Rustic Country Living



MLS #2136884

Country living at it’s finest. This spacious 2 storey 4 bedroom, 2-1/2 baths home is situated on approximately a 2 acre lot with a barn and double car garage. there is an in-ground pool with lots of patio area.A huge 3 season sunroom, den/office area with wood fireplace on the main level, great for entertaining. A great room, parlour, separate dining room, eat in kitchen and lots of charm and character through out this home. there is a front enclosed porch area which is a great greenhouse for plants.

Set up a viewing now by contacting us 18005670776


Do you bury a St Joseph medal to sell your home?


Are you superstitious?

I sure am and this little medal here is a “godsend”…

If you are unsure of the meaning behind burying a St Joseph medal , upside down, in your front yard read this

Info taken from http://fisheaters.com

The custom hearkens back at least to the great St. Teresa of Avila (A.D. 1515 – 1582), foundress of the Disalced Carmelite Order. As her Order spread, a new convent had to be built, and in order for a new convent to be built, land must be had. When the nuns found a particular piece of land that was perfect for their purposes, they also found that their coffers weren’t full enough to purchase it, so they decided to ask the intercession of St. Joseph, burying medals imprinted with his likeness in the ground of the desired property as a sign of their prayers. It worked.

It also worked for Blessed Brother André Bessette, who was able to get the land on which he built the Shrine of St. Joseph of Mount Royal, in Montreal, Canada by praying to St. Joseph and burying a St. Joseph medal on the grounds of the future site as a sign of his prayers.

Now, both of these events deal with acquiring land, not selling it, and they deal with St. Joseph medals, not St. Joseph statues. Nonetheless, over time, the folk custom came to be for sellers of homes to bury a statue of St. Joseph as a sign of prayer asking to find a buyer and hasten the sale.”

Now here is the prayer

O, Saint Joseph,
you who taught our Lord
the carpenter’s trade,
and saw to it
that he was always properly housed,
hear my earnest plea.

I want you to help me now
as you helped your foster-child Jesus,
and as you have helped many others
in the matter of housing.

I wish to sell this [house/property]
quickly, easily, and profitably
and I implore you to grant my wish
by bringing me a good buyer,
one who is
eager, compliant, and honest,
and by letting nothing impede the
rapid conclusion of the sale.

Dear Saint Joseph,
I know you would do this for me
out of the goodness of your heart
and in your own good time,
but my need is very great now
and so I must make you hurry
on my behalf.

Saint Joseph, I am going to place you
in a difficult position
with your head in darkness
and you will suffer as our Lord suffered,
until this [house/property] is sold.

Then, Saint Joseph, i swear
before the cross and God Almighty,
that i will redeem you
and you will receive my gratitude
and a place of honour in my home.


I have told many a client about this theory, as crazy as it may sound, but it has worked!

Just last night one of my clients informed me, as I was presenting an offer to her, that 8 days ago she buried a medal in her front yard. Low and behold we are sitting here today with an offer!

Get on your knees and start praying home sellers!

The power of God is at work!


Home Maintenance Tips!

Here is a great article from Carson Dunlop on Priority Maintenance on Your Home

There are so many home maintenance and repair items that are important; it can be confusing trying to establish which are the most critical. To simplify things, we have compiled a short list of our favorites. These are by no means all-inclusive, nor do they replace any of the information in a home inspection report. They should, however, help you get started on the right foot. Remember, any items marked as priority or safety issues on your home inspection report need immediate attention.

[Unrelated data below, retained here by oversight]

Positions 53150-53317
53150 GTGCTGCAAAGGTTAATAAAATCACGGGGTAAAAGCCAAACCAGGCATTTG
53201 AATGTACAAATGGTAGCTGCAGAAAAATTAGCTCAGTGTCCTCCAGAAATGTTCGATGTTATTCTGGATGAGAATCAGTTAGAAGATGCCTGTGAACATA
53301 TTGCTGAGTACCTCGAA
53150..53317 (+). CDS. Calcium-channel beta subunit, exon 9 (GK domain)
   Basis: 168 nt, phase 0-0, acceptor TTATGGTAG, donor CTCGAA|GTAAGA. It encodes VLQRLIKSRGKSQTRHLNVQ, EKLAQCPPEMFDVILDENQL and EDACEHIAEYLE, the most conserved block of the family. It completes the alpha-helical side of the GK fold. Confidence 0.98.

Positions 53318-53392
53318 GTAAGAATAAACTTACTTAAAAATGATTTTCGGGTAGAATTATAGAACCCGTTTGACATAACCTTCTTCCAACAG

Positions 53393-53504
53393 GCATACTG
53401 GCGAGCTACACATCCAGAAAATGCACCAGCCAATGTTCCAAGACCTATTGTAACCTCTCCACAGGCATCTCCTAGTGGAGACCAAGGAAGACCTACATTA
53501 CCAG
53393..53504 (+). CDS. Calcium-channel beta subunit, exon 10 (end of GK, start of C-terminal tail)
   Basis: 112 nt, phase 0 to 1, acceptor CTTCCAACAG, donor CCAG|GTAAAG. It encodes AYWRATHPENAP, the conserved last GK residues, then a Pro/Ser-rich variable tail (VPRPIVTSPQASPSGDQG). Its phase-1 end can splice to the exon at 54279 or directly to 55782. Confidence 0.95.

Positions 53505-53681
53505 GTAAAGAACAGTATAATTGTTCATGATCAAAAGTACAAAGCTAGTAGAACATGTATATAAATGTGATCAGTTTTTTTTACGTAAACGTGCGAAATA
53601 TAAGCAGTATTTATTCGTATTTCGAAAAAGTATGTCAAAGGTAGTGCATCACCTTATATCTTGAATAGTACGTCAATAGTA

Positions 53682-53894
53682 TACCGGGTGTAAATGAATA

Install smoke detectors as necessary (usually one on each level of the home, near any sleeping areas). Install carbon monoxide detectors, according to manufacturer’s recommendations.
Make any electrical improvements recommended in the home inspection report.
Remove any wood/soil contact to prevent rot and insect damage.
Change the locks on all doors. Use a dead bolt for better security and to minimize insurance costs.
Correct trip hazards such as broken or uneven walks and driveways, loose or torn carpet or uneven flooring.
Correct unsafe stairways and landings. (Railings missing, loose, too low, et cetera.)
Have all chimneys inspected before operating any of these appliances.
Locate and mark the shut-offs for the heating, electrical and plumbing systems.
Label the circuits in electrical panels.
If there is a septic system, have the tank pumped and inspected. If the house is on a private water supply (well), set up a regular testing procedure for checking water quality.

Clean the gutters in the spring and fall.
Check for damaged roofing and flashing materials twice a year.
Cut back trees and shrubs from the house walls, roof and air conditioning system as needed.
Clean the tracks on horizontal sliding windows annually, and ensure the drain holes are clear.
Test ground fault circuit interrupters, carbon monoxide detectors and smoke detectors using the test button, monthly.
Service furnace or boiler yearly.
Check furnace filters, humidifiers and electronic air cleaners monthly.
Check the bathtub and shower caulking monthly and improve promptly as needed.
If you are in a climate where freezing occurs, shut off outdoor water faucets in the fall.
Check reversing mechanism on garage door opener monthly.
Check attics for evidence of leaks and condensation and make sure vents are not obstructed, at least twice a year. (Provide access into all attics and crawl spaces.)

This article was taken in its entirety from the Carson Dunlop site